Quite right. To use the example of St Mary of Egypt, quite possibly one of the central figures of the Great Fast, to encourage people to stay away from church is something I can’t wrap my head around.

        • Archpriest Paisius McGrath says

          Glorious Feast of Ascension to all! VSWR, could you elaborate on how you understand the interview with Jean Claude Larchet to be a straw man?

          • As I said some Bishops use Jean Claude Larchet or other priests instead of speaking themselves against one spoon, one chalice and one cloth because they know it might sound heretical. Those Bishops will say that you can not get virus through holly communion, but would not say that for the spoon. But to elaborate or to write apologia they would prefere to have priests do the job.

  6. In the mean time some good news  for the use of single golden spoon from Patriarchate of Romanian Church. 
    Romanian Church rejects single-use spoons for Communion even in time of pandemic

    The Romanian Orthodox faithful were blessed to begin attending open-air services on Friday, May 15, following a period of quarantine due to the coronavirus pandemic.

    Regarding the celebration of the Divine Liturgy, the Romanian Patriarchate completely rejects any changes to the manner of communing the faithful. One-time use spoons and chalices are unacceptable for the Orthodox Church, the statement reads:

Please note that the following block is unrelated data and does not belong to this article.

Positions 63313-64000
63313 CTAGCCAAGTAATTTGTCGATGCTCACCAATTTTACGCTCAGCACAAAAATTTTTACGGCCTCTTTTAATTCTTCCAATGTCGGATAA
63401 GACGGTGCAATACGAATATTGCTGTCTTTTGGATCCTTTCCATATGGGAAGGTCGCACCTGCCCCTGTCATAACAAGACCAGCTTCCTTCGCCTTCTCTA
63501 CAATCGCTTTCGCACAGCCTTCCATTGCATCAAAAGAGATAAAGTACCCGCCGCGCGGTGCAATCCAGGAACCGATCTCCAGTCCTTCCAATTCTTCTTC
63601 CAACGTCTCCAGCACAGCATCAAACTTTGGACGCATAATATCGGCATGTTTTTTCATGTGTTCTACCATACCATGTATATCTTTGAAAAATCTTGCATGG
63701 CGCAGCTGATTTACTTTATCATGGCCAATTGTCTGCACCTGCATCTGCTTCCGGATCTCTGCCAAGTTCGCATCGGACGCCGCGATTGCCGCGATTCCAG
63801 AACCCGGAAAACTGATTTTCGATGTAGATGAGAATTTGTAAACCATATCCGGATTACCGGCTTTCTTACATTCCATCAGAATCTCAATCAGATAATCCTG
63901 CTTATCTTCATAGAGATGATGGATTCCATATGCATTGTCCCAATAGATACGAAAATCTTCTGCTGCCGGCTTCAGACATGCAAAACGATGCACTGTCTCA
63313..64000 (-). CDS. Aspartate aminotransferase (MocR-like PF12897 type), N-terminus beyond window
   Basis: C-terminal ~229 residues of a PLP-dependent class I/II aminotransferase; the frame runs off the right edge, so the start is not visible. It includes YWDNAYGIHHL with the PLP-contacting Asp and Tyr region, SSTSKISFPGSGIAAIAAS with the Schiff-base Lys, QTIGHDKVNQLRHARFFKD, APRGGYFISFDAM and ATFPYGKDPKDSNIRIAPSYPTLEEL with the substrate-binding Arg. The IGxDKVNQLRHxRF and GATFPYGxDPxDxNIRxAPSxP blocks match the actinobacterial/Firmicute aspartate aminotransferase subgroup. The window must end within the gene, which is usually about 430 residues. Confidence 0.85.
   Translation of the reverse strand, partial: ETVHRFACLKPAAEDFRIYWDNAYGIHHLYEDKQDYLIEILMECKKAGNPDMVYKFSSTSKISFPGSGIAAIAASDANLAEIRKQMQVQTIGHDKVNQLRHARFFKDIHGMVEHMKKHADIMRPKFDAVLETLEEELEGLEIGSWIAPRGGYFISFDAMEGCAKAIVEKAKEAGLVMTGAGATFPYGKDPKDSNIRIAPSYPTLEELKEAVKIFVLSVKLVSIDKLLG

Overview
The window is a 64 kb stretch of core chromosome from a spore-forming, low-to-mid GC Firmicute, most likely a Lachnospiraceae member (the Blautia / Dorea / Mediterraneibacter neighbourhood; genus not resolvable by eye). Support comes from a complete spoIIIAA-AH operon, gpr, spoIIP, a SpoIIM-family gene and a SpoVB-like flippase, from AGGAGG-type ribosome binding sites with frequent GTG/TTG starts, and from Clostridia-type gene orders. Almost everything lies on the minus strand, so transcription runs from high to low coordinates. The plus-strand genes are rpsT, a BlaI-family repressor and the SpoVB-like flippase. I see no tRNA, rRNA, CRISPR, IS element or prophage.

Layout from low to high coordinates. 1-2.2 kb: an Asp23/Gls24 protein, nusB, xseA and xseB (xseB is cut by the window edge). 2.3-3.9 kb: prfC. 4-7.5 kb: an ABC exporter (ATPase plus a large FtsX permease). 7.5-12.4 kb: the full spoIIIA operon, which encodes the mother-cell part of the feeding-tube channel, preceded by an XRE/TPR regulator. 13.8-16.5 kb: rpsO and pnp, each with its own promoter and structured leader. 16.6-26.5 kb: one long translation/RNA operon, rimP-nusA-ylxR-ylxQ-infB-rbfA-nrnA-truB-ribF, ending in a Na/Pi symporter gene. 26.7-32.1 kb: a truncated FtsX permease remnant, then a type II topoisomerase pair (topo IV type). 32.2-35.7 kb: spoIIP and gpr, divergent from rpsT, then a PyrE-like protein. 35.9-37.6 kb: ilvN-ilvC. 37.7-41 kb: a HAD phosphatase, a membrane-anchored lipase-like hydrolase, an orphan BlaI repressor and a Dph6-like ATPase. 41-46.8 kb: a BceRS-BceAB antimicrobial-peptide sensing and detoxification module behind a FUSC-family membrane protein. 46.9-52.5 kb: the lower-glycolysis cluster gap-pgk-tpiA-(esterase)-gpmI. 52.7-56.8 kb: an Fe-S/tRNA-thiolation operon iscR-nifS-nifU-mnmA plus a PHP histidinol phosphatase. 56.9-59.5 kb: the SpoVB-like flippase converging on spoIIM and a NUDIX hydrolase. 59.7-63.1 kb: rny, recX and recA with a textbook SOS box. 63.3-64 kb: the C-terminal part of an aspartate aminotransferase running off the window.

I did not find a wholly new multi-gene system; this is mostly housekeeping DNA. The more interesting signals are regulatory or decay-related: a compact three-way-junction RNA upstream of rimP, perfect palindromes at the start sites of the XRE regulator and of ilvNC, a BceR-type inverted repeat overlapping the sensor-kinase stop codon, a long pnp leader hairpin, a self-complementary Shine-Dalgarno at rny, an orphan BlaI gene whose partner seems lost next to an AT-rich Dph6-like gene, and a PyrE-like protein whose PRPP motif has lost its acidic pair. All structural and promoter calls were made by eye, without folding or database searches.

For the Universal Orthodox Church, there are no sacred (sanctified) objects for single-use, but for perpetual use (Chalice, disk, star and spoon), objects that are cleaned before and after every use. In the practice of the Universal Orthodox Church, the use of the common spoon in the Eucharist has not been a source of contamination for any Orthodox believer in the past or the last two months of the pandemic.
    “Therefore, the Romanian Orthodox Church, according to its centuries-old liturgical tradition, cannot accept, even in times of pandemic, the use of the single-use chalice and spoon for Communion of the faithful during the Divine Liturgy,” the statement concludes about the celebration of the Eucharist.

  7. Nicholas says